Sta Hungry Stay Foolish

Stay Hungry. Stay Foolish.

A blog by Leon Oudejans

Mind Your Own Business

Recently, I had an argument with a friend. She took sides for another woman whom she doesn’t even know. Perhaps her support is based on something usually referred to as “female solidarity“. I told her that she only pretends to know the facts, and gives me her opinion based on her assumptions. Then she asked for the facts. I refused as these facts are far too personal to share.

I shared this incident with the other woman who then said to me that she should mind her own business unless we call her for an intervention. Her reply to me basically is the modern version of the old saying by the French writer Francois de la Rochefoucauld (1613-1680): “In friendship as well as love, ignorance very often contributes more to our happiness than knowledge”.

I don’t think that my friend was just curious (see my 8 October 2015 blog). I feel that she genuinely wanted to help solving a dispute between me and another woman. Nevertheless, her prejudice (also see my9 August 2015 blog) towards me had already taken such proportions that I was reluctant – to put it mildly – to share anything more with her. She clearly overstepped the boundaries of our friendship. Now we are a bit like two hedgehogs (NL: egel) trying to reconnect.

I think and feel that there is a thin line between helping and interfering when it comes to sensitive personal/private matters. Many years ago, I learned this the hard way. A friend once asked me for my permission to share with his wife my thoughts about how his wife criticised him in his absence. I suppose his talk with his wife went well – but not for me. I never saw her again and later him neither.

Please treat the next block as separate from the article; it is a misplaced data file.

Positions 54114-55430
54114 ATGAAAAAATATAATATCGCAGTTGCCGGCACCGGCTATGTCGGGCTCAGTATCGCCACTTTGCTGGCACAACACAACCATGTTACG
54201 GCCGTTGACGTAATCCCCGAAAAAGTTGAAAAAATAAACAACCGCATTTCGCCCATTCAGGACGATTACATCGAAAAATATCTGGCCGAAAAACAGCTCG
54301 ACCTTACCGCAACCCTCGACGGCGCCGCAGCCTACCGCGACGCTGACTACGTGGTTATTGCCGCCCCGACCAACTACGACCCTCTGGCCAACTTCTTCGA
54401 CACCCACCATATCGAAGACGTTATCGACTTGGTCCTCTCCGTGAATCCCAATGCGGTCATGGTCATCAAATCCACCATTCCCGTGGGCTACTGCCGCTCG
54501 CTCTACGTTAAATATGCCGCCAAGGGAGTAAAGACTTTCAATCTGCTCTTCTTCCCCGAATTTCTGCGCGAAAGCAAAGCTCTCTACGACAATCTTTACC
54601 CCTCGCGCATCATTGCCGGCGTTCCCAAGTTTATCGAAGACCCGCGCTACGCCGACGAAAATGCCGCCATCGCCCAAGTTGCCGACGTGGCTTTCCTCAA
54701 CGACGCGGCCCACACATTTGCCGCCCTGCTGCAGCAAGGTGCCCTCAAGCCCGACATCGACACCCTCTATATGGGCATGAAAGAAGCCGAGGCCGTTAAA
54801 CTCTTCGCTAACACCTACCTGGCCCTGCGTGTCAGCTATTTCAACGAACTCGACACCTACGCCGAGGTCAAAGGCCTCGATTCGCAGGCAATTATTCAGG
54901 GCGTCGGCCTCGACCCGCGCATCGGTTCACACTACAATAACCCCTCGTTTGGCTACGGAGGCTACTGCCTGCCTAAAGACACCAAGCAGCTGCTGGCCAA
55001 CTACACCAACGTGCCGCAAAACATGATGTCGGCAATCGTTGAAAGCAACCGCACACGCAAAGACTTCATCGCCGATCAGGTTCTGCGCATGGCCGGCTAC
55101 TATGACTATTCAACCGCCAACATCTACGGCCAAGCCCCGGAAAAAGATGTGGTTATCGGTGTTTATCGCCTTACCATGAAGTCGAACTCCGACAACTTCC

I have learned my lesson: I mind my own business now. Taking sides in couples’ fights is never ever wise – unless they divorce. In that case, you better take sides else you will lose contact with both. 

I just noticed a PsychologyToday article (7 Tips for Minding My Own Business – I need to change the way I think) that features the key to the solution: be less judgmental. Expressing judgement requires perfect information: complete, correct, up-to-date, authorised and so on. By definition you will not get such information, and especially not in couples’ fights. 

Professions like judges and auditors are forced to express their opinions in the absence of perfect information. Judges can partly resolve this by pushing mediation onto the parties but even they ultimately can’t run away from their responsibility to be judgmental. Auditors even face a bigger dilemma: the law requires them to be independent, impartial and professional but their clients – who pay their bills – may well prefer their dependency, partiality and ignorance.

Most of us are not auditors or judges and thus cannot assess the reliability of information. The more likely it is that information will be biased, the less judgmental you should be. In personal/private matters there is a high likelihood of bias, and hence it’s best to mind your own business.

PsychologyToday: “A final bit of advice. Sometimes the easiest way to navigate an ethical dilemma like this is to simply ask yourself: What would I want my friend to do if he/she were in my position? Would you want your friend to mind his/her own business, or would you want to know? Would you want your friend to talk to your partner first, or to you first? Think it through and you’ll know what to do. If you follow your heart and act out of friendship, you’ll do the right thing”.

Todd Rundgren – Can We Still Be Friends (1978) – artist, blog, lyrics, Wiki

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